This question stumbled across my Quora and I was struck by the notion that too many incubators fail to incubate viable companies.
I found myself wondering, what does it really mean to be a startup incubator? Are such programs actually doing something, week after week, so that the founders therein develop something? Why was the question asked if not for at least someone, one person, having an experience in which they’re not sure they’re getting what they should from an incubator?
Full disclosure, I’m a regional Director in theprogram ( ) so I am exploring this from a matter of perspective.
That program, our work in Founder Institute, is a voluntary commitment on our part (read: we’re not paid) and we only see a benefit if/when founders successfully graduate AND exit.
Incubators are NOT social clubs, office space, nor mentor networks. If that’s all you’re getting from (or paying for) of one, please, write a review of it online so others don’t fall into an “Incubator” that isn’t.
Social clubs are networking groups
Office space is coworking
Mentor networks are freely available via LinkedIn
I’m not going to share the intricacies of the FI model, that’s a different thread and discussion, but I’ll allude to it as it explains why I’m investing in my time to bring that program to Texas.
An Incubator is a Idea/Seed stage curriculum that develops from founder to company.
Later stage with a focus on growth, sales, substantial funding, etc. is acceleration of a business. That’s an Accelerator.
An incubator is, in every sense of the word, the investment of energy that turns an egg into something viable.
Begging the question of that curriculum; the question I was asked:
What should the week by week activities look like for a top startup incubator?
Call it 10–15 weeks. I think that’s the sweet spot at this stage as the right set of mentors, tools, and time can get a founder through all of this that quickly.
Let’s break it down:
- Idea Validation – 500 interviews on the street!
- Market Development – NOT promotion! Do the market research; size, competition, funding sources, exit possibilities, history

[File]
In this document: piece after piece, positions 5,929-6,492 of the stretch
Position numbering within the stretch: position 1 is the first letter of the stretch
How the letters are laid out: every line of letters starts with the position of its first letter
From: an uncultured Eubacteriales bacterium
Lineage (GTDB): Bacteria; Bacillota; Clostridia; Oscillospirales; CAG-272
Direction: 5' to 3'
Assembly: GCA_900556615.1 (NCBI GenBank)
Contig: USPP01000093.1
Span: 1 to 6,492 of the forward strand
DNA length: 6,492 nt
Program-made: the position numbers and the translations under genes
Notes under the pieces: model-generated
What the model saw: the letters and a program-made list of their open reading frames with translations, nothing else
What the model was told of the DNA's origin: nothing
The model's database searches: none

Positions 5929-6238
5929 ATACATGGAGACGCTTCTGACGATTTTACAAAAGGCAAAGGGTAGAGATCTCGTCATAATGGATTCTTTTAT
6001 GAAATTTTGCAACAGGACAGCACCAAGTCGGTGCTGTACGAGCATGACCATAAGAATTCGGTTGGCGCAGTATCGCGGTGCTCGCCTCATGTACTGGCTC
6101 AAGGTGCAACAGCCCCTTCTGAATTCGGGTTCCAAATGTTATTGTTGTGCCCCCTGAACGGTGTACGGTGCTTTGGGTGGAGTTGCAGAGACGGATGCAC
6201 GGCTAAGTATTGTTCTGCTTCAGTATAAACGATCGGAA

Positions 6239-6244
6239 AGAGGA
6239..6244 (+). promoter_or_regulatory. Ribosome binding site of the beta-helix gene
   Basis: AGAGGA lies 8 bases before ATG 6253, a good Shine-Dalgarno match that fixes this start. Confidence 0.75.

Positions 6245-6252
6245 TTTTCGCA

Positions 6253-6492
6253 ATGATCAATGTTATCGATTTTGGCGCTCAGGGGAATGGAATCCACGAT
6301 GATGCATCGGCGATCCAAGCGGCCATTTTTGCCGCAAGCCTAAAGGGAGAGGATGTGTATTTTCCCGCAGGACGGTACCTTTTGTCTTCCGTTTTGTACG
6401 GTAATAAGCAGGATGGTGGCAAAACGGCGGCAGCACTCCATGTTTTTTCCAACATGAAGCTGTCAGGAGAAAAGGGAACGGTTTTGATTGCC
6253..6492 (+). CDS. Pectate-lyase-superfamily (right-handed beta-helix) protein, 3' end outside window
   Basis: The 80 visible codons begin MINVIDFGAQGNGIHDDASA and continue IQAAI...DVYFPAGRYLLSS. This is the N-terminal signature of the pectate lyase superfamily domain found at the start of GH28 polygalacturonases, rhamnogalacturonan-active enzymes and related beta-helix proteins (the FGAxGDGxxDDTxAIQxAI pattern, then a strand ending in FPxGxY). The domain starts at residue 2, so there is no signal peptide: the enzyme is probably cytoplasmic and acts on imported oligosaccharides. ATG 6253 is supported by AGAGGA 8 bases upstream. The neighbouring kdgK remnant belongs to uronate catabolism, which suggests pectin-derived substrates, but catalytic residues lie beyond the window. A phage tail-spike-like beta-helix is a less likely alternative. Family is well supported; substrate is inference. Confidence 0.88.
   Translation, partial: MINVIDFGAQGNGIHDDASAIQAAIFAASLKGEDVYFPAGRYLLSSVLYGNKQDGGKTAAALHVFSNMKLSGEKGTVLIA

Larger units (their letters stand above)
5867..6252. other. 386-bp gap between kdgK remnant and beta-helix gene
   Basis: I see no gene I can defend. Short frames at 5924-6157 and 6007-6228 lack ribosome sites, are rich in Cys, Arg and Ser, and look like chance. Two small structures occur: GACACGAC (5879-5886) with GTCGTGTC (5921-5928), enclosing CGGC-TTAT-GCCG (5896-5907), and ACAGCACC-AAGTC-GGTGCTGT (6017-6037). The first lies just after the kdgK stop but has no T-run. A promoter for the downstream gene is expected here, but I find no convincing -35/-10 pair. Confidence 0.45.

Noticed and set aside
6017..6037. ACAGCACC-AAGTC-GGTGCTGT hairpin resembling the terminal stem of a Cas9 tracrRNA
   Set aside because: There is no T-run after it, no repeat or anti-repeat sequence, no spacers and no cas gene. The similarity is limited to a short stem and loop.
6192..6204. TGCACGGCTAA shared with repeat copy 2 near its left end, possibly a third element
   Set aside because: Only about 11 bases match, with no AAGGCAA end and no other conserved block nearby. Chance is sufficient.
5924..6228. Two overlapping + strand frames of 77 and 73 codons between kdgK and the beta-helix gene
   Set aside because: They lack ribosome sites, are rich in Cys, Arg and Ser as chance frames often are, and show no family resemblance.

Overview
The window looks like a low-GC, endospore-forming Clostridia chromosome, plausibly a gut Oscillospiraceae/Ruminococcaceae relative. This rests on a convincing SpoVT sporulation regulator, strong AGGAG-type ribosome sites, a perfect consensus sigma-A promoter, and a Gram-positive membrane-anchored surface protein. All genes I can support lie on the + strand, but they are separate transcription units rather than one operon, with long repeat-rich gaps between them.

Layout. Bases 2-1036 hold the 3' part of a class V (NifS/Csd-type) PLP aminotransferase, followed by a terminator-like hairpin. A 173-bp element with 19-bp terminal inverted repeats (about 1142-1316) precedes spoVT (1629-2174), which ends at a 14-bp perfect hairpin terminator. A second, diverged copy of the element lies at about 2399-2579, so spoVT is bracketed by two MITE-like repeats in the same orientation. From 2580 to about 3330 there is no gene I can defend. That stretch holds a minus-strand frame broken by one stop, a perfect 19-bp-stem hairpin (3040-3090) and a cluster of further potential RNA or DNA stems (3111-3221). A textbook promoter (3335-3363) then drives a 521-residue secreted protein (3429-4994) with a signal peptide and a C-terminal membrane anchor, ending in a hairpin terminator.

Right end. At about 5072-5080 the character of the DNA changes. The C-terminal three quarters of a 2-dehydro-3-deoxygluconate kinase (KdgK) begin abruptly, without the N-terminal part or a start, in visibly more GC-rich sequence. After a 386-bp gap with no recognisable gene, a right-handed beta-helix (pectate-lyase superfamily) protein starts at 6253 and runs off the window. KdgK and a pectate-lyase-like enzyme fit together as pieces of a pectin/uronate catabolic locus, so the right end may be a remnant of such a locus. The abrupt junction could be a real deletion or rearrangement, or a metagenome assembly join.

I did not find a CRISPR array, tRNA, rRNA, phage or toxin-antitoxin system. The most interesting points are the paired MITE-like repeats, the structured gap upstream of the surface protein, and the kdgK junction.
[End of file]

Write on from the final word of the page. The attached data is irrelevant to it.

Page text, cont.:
- Customer Development – WHO might buy, why, at what price, how?
- Revenue Model – How to build it, what it might forecast out, how to budget against, how to test and pivot it?
- Branding and Design – Only after all the above. This doesn’t matter without the former
- Legal – Entity structure, formation, agreements
- Go To Market – How to Launch
- Product Development – Planning what to build, when, where, with whom, and how
- Patents, IP, Copyright, and NDAs – No NDAs! The rest might matter
- Hiring and Onboarding – Equity based team, HR / employees, partners
- Growth Plan – Investments, promotion, advertising, optimization, etc.
- Equity and Cap Table – Valuations, vesting, typical conventions
- Exit Strategies – Developing the right targets, network, partners, and IP / Assets to achieve this
- Funding Strategy and Plan – Angels or VC viable? Financing instead of funding. SAFE Notes, Convertible Debt, etc.
The program you join is likely locally run so your mileage may vary, even within the samely branded program (Techstars is run by cities or regions, for example). Whether or not you should consider one is another question recently explored, here.
Bottom line, there should be a structured program, expectations, and resources that align with that stage in the program. Mentors aren’t there for office hours, they’re there to help make sure you exit that week, and the program, with a viable business.